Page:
Every week, somewhere in Bangladesh, a woman’s life is changed forever when she is doused with acid and disfigured.Women are also regularly attacked in Cambodia, Afghanistan, Pakistan and India. The western world isn’t immune either.The motivations vary but most are very simple: a man’s reputation has been damaged. Maybe his sexual advances were rejected. Maybe he was cheated on. Whatever the reason, the punishment does not fit the crime.
The gender ratio is a problem in India - due in part to illegal sex-selective abortions, female infanticide, neglect and discrimination against girls in some parts of the country. The hashtag #selfiewithdaughter began trending on Twitter, after a village in Haryana state - which has one of the lowest ratios - asked people to pose with their daughters in a selfie contest. Indian Prime Minister Narendra Modi called for people across the country to join in and share pictures taken with their daughters.
These women were so appalled by the mutilation and killing of rhinos that they decided to fight back - they call themselves the Black Mambas.
A speaker at the Life Teen Leadership Conference asked all the young women in the room to sit down and all the young men to stand up. He proceeded to say, “These young women have all been hurt by men in some way, many very deeply.” He said that in a moment he would ask the hundreds of young men, our brothers-in-Christ standing beside us, to sing the song, “How He Loves” over us.
Pope Francis has declared four women saints, include two Palestinians, a French nun and an Italian nun. Video by Catholic News Service. St Marie-Alphonsine Danil Ghattas and St Mariam of Jesus Crucified Baouardy were both from Palestine. St Jeanne Emilie de Villeneuve was a French nun and foundress. St Maria Cristina of the Immaculate Conception came from Italy. Video by Catholic News Service.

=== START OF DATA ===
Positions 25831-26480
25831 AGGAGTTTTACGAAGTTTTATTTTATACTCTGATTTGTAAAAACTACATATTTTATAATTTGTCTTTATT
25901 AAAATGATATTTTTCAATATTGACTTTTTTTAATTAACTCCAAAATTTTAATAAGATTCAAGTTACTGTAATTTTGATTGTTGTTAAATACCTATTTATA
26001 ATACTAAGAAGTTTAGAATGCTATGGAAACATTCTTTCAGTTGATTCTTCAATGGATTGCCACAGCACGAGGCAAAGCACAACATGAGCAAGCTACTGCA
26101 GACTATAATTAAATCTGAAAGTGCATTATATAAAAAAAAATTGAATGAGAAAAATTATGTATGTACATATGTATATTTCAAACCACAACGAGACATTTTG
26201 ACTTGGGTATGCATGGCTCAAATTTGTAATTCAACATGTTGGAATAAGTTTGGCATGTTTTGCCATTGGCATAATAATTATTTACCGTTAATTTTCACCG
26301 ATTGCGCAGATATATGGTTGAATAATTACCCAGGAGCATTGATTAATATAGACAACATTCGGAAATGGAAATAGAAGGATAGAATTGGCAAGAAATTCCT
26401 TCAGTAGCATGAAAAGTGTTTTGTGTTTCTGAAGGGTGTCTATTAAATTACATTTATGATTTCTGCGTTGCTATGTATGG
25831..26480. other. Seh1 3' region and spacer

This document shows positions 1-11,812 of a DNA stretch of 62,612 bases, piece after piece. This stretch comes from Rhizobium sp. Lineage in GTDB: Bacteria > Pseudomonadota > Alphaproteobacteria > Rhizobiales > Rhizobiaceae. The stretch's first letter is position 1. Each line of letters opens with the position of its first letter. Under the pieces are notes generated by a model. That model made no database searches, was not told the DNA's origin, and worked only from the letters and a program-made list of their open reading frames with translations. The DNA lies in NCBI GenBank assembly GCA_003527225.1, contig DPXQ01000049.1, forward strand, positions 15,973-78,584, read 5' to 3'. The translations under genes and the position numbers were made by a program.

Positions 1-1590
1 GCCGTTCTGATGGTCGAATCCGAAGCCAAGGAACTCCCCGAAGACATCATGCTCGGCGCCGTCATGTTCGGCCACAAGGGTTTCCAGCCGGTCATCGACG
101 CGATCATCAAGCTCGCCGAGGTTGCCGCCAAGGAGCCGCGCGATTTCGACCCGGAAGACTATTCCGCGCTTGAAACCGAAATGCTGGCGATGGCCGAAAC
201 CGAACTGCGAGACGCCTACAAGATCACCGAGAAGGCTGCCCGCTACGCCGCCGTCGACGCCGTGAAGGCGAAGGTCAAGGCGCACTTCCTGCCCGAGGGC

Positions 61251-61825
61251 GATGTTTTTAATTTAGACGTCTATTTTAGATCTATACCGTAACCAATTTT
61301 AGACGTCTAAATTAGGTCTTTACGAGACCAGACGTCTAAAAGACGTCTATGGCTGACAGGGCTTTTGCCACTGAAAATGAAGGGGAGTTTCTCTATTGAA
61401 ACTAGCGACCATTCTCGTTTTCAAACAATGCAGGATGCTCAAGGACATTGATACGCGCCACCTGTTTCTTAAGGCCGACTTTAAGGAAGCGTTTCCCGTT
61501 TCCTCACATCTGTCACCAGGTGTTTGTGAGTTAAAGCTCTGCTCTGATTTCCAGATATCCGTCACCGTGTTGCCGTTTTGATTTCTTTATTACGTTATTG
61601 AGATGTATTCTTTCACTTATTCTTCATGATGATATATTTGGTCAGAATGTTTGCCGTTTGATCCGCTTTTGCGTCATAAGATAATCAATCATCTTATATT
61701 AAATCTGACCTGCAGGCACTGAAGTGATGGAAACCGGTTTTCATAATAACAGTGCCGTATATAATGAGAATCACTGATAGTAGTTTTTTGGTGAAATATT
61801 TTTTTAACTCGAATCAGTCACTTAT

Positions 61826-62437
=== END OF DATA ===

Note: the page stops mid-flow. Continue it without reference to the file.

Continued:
Pope Francis has canonised two 19th Century nuns who lived in Ottoman-ruled Palestine, making them the first Palestinian saints in modern times. Marie Alphonsine Ghattas and Mariam Bawardy were among four new saints declared in Rome's St Peter's Square.
May 13 1917 was a beautiful Sunday in Portugal’s rugged Serra de Aire uplands. Sunshine bathed the olive groves. The fresh green of Springtime in the meadows and olive groves contrasted with the vivid red of poppy flowers. The happy voices of three children playing as they watched over their families’ flocks rang out in the clear air.
Fearless Voices: speaking up for peace, equality and justice in the DRC is a report on sexual violence and conflict in the Democratic Republic of the Congo. In the report we share the words of courageous women and girls who have survived violence. Fearless Voices calls for an end to systemic rape and violence perpetrated against women and girls within a culture of impunity.
When visitors enter the Jamberoo Abbey church, located in southern New South Wales, the first thing to strike them is the stunning backdrop of full-length glass windows behind the altar and tabernacle, bringing the beauty of God’s creation right into the heart of the church and allowing all who worship there to turn their prayer outward, for the world. The impact of the windows is no accident, according to the Abbey’s guest mistress, Sister Therese, but is an integral part of the church’s original design. “We are Benedictines and our work is to pray, so we pray for the world,” she says.
After I finished my confession and walked out, I couldn’t stop thinking about this woman and why she wept. I couldn’t stop thinking about what her confession meant to her.
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